In 15 months as an Everton player Cresswell achieved what he had frequently threatened – but never managed – in five years at Roker Park – the League Championship. On awarding the trophy to him in May 1928, League President John McKenna – once an Everton committeeman before the notorious split of 1892 – paid tribute to a team that had been dominated by Dean’s goals. ‘I need not tell you what a pleasure it is for me to be here to present this cup, this is the third time Everton have achieved championship honours,’ he said from the steps of the Goodison Main Stand. ‘The first time was thirty-seven years ago, in 1891. The team that won then were a similar body of experts at their business as the present team and they were the same again because they were gentlemen on and off the field. I congratulate the directors on having such a fine team and also for showing such fine judgement in selecting the players. It is a policy that Everton have always followed to get the best and place them on the field. The team are a credit to the club, a credit to themselves and to the game they play.’ Cresswell responded: ‘As captain I am proud to receive the cup, it has been a great season, and if all goes well I hope we achieve the self-same honour next season.’

YET EVERTON suffered an alarming decline after their title win. They finished the 1928/29 season 18th and came bottom in the 1929/30 campaign. The slide baffled as much as it hurt but it precipitated one of the most successful periods in the club’s history – three trophies in three years: the 1930/31 Division Two title, the League Championship a year later and the 1933 FA Cup.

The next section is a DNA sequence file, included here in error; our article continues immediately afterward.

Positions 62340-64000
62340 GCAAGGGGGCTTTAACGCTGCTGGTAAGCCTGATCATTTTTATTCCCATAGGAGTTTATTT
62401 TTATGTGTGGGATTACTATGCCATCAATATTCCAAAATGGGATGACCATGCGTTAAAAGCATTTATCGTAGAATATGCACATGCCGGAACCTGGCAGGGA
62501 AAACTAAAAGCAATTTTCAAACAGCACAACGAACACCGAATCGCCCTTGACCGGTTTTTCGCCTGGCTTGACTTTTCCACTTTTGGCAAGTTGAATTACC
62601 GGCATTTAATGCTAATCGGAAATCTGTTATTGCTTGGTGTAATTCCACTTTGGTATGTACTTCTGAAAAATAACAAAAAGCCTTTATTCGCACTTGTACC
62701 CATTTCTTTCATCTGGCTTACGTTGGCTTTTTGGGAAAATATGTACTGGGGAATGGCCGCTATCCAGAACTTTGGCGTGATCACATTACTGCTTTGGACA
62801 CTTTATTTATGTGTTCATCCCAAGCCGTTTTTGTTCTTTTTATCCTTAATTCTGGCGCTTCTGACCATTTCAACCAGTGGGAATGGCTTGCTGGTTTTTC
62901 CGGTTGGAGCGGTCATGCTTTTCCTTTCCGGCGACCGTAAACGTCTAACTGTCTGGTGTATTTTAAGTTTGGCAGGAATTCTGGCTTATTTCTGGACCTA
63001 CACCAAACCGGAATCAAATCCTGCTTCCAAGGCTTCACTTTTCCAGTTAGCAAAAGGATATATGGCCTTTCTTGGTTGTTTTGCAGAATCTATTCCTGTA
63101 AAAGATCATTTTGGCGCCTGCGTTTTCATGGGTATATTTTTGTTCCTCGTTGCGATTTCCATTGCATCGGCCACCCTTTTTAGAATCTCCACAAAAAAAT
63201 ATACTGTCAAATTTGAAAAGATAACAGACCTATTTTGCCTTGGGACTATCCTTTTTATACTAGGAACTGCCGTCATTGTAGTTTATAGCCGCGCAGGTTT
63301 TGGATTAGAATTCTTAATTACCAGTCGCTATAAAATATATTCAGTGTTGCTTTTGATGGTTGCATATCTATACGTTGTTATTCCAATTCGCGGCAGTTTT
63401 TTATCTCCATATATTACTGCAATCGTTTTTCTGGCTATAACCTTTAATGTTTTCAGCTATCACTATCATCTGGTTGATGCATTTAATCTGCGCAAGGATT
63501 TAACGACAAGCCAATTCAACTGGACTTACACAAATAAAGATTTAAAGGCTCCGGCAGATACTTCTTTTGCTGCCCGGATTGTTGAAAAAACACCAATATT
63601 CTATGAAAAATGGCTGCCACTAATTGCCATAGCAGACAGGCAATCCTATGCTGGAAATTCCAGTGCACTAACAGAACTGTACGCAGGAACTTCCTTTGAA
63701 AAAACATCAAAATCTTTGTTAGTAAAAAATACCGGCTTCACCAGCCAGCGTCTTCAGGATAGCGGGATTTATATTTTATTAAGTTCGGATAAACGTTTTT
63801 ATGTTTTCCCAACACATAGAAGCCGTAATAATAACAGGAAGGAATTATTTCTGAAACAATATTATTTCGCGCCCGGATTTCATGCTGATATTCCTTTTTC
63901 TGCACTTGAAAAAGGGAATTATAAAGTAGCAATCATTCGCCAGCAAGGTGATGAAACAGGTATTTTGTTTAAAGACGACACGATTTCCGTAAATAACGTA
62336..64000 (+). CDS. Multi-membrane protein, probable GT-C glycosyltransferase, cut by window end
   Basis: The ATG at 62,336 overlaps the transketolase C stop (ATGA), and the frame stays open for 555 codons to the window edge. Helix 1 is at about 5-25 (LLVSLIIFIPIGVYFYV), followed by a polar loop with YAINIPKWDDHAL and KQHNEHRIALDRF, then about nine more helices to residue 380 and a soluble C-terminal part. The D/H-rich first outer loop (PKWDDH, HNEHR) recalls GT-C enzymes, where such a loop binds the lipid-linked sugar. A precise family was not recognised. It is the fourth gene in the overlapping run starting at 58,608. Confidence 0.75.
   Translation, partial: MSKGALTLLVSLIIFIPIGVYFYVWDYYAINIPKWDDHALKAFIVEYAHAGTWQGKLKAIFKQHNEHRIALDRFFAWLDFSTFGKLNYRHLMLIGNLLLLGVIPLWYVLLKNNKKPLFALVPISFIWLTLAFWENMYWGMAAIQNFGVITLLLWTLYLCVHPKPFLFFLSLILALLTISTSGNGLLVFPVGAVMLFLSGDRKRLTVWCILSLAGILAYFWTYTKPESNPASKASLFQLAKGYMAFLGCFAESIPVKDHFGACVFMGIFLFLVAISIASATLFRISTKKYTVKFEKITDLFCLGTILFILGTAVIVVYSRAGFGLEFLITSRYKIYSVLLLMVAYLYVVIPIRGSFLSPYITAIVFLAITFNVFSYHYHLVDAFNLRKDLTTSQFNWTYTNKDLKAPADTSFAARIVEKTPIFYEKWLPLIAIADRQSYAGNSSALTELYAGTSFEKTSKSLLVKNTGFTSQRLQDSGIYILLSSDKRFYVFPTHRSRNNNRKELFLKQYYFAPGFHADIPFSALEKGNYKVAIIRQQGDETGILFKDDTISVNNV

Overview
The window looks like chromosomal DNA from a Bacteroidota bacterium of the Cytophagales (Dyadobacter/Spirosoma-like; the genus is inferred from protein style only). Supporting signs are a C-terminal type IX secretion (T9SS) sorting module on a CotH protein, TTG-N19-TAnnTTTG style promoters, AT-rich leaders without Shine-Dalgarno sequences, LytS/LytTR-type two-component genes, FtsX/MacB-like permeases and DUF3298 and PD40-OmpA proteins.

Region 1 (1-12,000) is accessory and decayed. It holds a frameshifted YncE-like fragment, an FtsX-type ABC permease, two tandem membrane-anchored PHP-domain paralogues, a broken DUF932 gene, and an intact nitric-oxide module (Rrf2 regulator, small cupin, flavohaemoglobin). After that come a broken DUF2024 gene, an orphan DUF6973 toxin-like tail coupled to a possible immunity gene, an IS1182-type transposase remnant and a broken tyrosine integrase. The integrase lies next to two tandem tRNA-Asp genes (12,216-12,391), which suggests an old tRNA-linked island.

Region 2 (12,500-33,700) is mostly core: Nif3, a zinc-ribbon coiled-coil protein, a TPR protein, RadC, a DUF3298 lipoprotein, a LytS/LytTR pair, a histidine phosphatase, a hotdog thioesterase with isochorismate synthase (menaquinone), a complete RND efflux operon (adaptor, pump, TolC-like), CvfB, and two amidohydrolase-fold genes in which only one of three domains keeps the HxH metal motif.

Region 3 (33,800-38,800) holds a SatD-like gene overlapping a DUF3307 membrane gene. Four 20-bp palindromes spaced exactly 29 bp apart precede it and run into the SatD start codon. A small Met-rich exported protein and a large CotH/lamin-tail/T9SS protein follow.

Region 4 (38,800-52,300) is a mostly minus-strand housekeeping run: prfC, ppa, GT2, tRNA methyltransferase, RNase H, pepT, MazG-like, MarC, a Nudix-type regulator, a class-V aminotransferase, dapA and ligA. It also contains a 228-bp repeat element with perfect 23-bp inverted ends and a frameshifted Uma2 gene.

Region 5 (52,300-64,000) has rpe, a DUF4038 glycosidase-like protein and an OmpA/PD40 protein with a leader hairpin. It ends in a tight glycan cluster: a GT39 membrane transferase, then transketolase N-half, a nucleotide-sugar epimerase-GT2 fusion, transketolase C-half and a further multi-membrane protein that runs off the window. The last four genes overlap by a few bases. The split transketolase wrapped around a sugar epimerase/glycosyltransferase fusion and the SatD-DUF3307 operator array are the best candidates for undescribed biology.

Cresswell, by now in his mid-thirties, was integral to Everton’s renaissance. His ‘coolness and methodical football was one of the features’, noted one observer of his performances, who added that he helped present ‘an almost insurmountable barrier’ to his opponents.

THE FA CUP WIN was the crowning glory of a distinguished career, but Cresswell suffered surprising pre-match nerves. As kick-off approached, the mood in the Everton dressing room was one of high excitement and nerves and Cresswell asked to leave the room. According to Will Cuff he asked a police constable if there was a private room where he could smoke before going onto the pitch, ‘To settle me nerves, d’ye know, man!’ The policeman obliged, Creswell smoked his pipe and went off to join his team-mates, and was the day’s most consummate performer.

‘[City inside forward Alec] Herd, tried at centre-forward, ploughing a lonely field and doing best with his head, but being utterly unable to get through the avenue that was “surrounded” by [Tommy] White, Cresswell, and [Billy] Cook,’ wrote one Merseyside correspondent. ‘City piled on pressure and pace without finality; the more they tried the more they broke their own curbed belief; they ran into the clinches; they were easy prey for two men of direct opposite tastes in defence; Cook the lover of the lusty kick and Cresswell the fine-art dealer who with head and the took all raids as his special pleasure. He shattered them all.’